TierNolan has proposed two protocols for atomic cross-chain exchange. Today I’ll describe the first one—how it works and how it could be implemented (i.e., with real scripts).

Description

Alice wants to exchange her ATC for some BTC and Bob wants to exchange his BTC for some ATC. They settle on a trade and send each other their public keys for this purpose.

Alice

Alice starts. She generates a random number x and hashes it: H(x). Now she creates two transactions: tx1 and tx2. The first one is for committing her coins into the exchange, while the latter one is for refunding the coins in case of trade cancellation and is time-locked so it cannot be used until the timeout elapses. Scripts (scriptPubKey for tx1 and scriptSig for tx2) are as follows:

tx1
OP_IF
    2 <pubkey A> <pubkey B> 2 OP_CHECKMULTISIG
OP_ELSE
    <pubkey B> OP_CHECKSIGVERIFY OP_HASH160 <H(x)> OP_EQUAL
OP_ENDIF
tx2
0 <sig A> <sig B> OP_TRUE

tx2 has to be signed by both parties to be valid. Therefore Alice sends it to Bob to have it signed by him. When tx2 is returned, Alice broadcasts tx1 to the network.

Bob

Now Bob continues on the second blockchain by creating the same tx3 and tx4 transactions (with correct keys) and also has tx4 signed by Alice. It’s important that Bob’s tx3 has shorter timeout than tx2. When tx1 is deep enough in the blockchain, he broadcasts tx3.

Redeeming the other party’s coins

When tx3 has enough confirmations, Alice claims its coins with the following scriptSig:

<x> <sig A> OP_FALSE

By this transaction she reveals the value of x, therefore Bob can immediately claim coins in the other blockchain as well.

Trade cancellation

The protocol can be stopped at any moment without any destructive effects.

  1. Before broadcasting tx1 nothing is needed to be done.
  2. If Bob refuses to continue, Alice waits for a timeout and redeems her coins with tx2.
  3. Cancelling after tx3 being in the blockchain is done in a similar way: Bob uses tx4 to redeem his coins and Alice hers with tx2.
  4. When Alice claims Bob’s coins, it’s no more possible to revert the trade, but since then it can be finalised without any interaction between parties.

Protocol formalisation

Let’s have two (alt)coins: ATC and BTC. Suppose Alice has an arbitrary amount of ATC and wants to exchange them for BTC and vice versa for Bob (has BTC, wants ATC). For now, transaction fees are neglected.

  1. Alice and Bob exchange their public keys.
  2. Alice generates a cryptographically secure random number x.
  3. Alice creates tx1 committing her ATC with a scriptPubKey of the form as mentioned above.
  4. Alice creates tx2 refunding all ATC from tx1 with a scriptSig of the form as mentioned above. The transaction has a time-lock set to a safely high value.
  5. Alice transmits tx2 to Bob to have it signed by him.
  6. Bob signs and returns tx2.
  7. Alice broadcasts tx1.
  8. Bob creates tx3 committing his BTC with a scriptPubKey as in tx1, but with <pubkey A> and <pubkey B> replaced.
  9. Bob creates tx4 refunding all BTC from tx3 with a scriptSig as in tx2, but with <pubkey A> and <pubkey B> replaced. The transaction has a time-lock set to a safely high value, but at the same time safely lower than in tx2.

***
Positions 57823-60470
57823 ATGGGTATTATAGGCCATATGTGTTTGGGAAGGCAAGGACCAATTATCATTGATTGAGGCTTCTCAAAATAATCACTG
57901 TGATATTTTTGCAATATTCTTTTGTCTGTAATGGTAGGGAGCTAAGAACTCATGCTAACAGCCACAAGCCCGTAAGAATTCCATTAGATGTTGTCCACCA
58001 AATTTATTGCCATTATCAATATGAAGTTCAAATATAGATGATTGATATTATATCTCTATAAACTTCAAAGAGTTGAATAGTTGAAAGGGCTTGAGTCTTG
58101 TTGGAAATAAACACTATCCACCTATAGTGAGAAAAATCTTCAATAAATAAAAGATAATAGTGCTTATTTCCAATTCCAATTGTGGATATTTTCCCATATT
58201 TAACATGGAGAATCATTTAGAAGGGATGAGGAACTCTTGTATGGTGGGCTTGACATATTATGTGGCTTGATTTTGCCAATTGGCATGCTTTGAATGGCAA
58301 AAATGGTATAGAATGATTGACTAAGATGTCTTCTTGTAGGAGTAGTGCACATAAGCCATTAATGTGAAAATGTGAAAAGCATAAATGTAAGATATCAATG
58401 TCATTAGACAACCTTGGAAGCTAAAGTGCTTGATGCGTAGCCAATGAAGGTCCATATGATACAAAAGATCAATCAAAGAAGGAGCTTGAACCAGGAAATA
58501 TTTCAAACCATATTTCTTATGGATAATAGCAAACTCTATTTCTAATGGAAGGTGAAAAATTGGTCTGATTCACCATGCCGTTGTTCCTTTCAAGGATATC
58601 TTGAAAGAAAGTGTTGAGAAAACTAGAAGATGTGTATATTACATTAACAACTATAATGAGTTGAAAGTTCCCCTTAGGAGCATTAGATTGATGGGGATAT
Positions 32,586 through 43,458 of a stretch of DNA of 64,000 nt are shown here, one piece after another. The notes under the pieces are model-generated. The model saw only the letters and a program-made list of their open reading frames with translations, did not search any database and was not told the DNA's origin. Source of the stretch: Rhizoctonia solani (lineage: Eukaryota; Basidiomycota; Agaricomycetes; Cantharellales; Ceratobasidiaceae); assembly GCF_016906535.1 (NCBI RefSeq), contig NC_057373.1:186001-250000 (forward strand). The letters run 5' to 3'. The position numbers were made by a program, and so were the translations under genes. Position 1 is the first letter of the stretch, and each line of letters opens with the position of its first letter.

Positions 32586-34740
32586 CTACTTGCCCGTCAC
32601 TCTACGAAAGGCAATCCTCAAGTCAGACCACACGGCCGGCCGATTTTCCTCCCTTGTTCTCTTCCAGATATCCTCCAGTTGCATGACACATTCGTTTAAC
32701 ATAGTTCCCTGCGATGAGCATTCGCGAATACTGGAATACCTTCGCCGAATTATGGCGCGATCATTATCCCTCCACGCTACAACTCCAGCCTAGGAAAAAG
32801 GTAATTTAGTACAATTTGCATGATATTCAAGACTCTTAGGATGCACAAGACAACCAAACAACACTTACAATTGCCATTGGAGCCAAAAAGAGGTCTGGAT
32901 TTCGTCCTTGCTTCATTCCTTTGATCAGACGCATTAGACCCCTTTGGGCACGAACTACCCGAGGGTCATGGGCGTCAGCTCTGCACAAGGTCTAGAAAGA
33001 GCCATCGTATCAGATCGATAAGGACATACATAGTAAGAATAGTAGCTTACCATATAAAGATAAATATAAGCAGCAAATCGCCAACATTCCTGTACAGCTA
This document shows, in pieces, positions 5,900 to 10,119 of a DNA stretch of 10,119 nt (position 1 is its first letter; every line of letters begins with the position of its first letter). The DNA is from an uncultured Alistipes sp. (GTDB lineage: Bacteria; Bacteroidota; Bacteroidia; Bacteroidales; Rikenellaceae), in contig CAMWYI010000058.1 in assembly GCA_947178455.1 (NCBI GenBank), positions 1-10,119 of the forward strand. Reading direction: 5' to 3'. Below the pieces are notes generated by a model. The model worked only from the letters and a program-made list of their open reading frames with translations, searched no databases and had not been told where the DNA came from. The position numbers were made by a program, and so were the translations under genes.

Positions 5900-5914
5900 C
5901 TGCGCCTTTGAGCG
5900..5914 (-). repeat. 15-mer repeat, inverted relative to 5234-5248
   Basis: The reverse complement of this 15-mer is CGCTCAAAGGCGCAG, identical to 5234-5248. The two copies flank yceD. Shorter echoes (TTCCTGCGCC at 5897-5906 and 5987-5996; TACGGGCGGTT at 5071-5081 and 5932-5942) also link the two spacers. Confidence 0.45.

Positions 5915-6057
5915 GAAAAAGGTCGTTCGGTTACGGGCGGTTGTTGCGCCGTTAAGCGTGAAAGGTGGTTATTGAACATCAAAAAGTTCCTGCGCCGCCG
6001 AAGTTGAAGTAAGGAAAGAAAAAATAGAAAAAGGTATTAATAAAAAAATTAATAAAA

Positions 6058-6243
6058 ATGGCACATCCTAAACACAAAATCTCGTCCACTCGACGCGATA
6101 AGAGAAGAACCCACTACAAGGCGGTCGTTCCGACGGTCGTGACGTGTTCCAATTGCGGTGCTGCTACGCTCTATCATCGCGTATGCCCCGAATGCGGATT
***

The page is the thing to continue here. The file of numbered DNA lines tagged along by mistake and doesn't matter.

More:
10. Bob transmits tx4 to Alice to have it signed by her.
  11. Alice signs and returns tx4.
  12. When tx1 is placed in the blockchain and has a safe number of confirmations, Bob broadcasts tx3.
  13. When tx3 is placed in the blockchain and has a safe number of confirmations, Alice creates and broadcasts tx5 that redeems all BTC from tx3 with a scriptSig of form <x> <sig A> OP_FALSE.
  14. Bob uses value of x from tx5 to create and broadcast tx6 that redeems all ATC from tx1 with a scriptSig as in tx5, but with <sig A> replaced by <sig B>.

Wanted properties are safety and liveness:

Safety
The protocol never deadlocks and neither party can steal the other party’s coins.
Liveness
There always eventually exists a step each party can do either to make progress within the protocol or to revert its effects.

Proof

Liveness

We want to disprove that one of the parties can perform such an action that the other party cannot perform any action in a finite time. Let’s do an analysis for each step of the protocol.

  1.  
    1. If Alice or Bob refuses to send her public key or she sends an invalid value, the other party can trivially terminate the protocol.
    2. If Alice sends such a public key to which she doesn’t possess a corresponding private key, the protocol stops itself after the step no. 10. In such a case Bob doesn’t continue and trivially terminates the protocol.
    3. If Bob sends such a public key to which he doesn’t possess a corresponding private key, the protocol stops itself after the step no. 5. In such a case Alice doesn’t continue and trivially terminates the protocol.
  2. If Alice doesn’t generate cryptographically secure random number, then the protocol:
    1. stops—Bob can trivially terminate it;
    2. continues, but Alice may lose her coins*.
  3.  
    1. If Alice doesn’t create tx1, Bob trivially terminates the protocol.
    2. If Alice creates other than prescribed transaction, Bob trivially terminates the protocol after the step no. 7.
  4. If Alice doesn’t create tx2 that satisfies given requirements, Bob doesn’t sign it in the step no. 6 and trivially terminates the protocol.
  5. If Alice doesn’t send tx2 to Bob, he can trivially terminate the protocol. If she sends to him anything else than tx2, he trivially terminates the protocol immediately.
  6. If Bob doesn’t sign tx2, Alice trivially terminates the protocol.
  7. If Alice doesn’t broadcast tx1 or if she broadcasts different (conflicting) transaction, Bob trivially terminates the protocol.
  8.  
    1. If Bob doesn’t create tx3, Alice waits for timeout of tx2 and terminates the protocol by broadcasting it.
    2. If Bob creates other than prescribed transaction, Alice terminates the protocol the same way after the step no. 12.
  9. If Bob doesn’t create tx4 that satisfies given requirements, Alice doesn’t sign it in the step no. 11, waits for timeout of tx2 and terminates the protocol by broadcasting it.
  10. If Bob doesn’t send tx4 to Alice or if he sends to her anything else than tx4, she waits for timeout of tx2 and terminates the protocol by broadcasting it.